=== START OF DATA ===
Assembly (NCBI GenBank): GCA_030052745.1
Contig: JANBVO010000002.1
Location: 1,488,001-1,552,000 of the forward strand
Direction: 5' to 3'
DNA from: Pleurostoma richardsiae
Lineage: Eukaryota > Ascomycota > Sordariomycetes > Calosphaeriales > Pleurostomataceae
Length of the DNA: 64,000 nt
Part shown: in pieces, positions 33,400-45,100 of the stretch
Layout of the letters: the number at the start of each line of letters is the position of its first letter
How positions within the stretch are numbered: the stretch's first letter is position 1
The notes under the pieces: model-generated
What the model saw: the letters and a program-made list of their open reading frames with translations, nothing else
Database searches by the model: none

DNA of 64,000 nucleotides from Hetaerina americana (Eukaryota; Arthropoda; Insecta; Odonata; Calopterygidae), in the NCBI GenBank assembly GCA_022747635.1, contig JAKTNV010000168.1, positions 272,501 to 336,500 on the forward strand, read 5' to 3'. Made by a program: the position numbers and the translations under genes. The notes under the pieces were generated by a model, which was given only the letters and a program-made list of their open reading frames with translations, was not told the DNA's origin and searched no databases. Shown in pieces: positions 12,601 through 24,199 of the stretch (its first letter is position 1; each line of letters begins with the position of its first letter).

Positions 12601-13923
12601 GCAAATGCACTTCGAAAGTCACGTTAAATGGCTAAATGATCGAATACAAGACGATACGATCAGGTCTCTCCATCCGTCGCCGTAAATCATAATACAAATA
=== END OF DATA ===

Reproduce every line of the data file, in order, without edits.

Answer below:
Assembly (NCBI GenBank): GCA_030052745.1
Contig: JANBVO010000002.1
Location: 1,488,001-1,552,000 of the forward strand
Direction: 5' to 3'
DNA from: Pleurostoma richardsiae
Lineage: Eukaryota > Ascomycota > Sordariomycetes > Calosphaeriales > Pleurostomataceae
Length of the DNA: 64,000 nt
Part shown: in pieces, positions 33,400-45,100 of the stretch
Layout of the letters: the number at the start of each line of letters is the position of its first letter
How positions within the stretch are numbered: the stretch's first letter is position 1
The notes under the pieces: model-generated
What the model saw: the letters and a program-made list of their open reading frames with translations, nothing else
Database searches by the model: none

DNA of 64,000 nucleotides from Hetaerina americana (Eukaryota; Arthropoda; Insecta; Odonata; Calopterygidae), in the NCBI GenBank assembly GCA_022747635.1, contig JAKTNV010000168.1, positions 272,501 to 336,500 on the forward strand, read 5' to 3'. Made by a program: the position numbers and the translations under genes. The notes under the pieces were generated by a model, which was given only the letters and a program-made list of their open reading frames with translations, was not told the DNA's origin and searched no databases. Shown in pieces: positions 12,601 through 24,199 of the stretch (its first letter is position 1; each line of letters begins with the position of its first letter).

Positions 12601-13923
12601 GCAAATGCACTTCGAAAGTCACGTTAAATGGCTAAATGATCGAATACAAGACGATACGATCAGGTCTCTCCATCCGTCGCCGTAAATCATAATACAAATA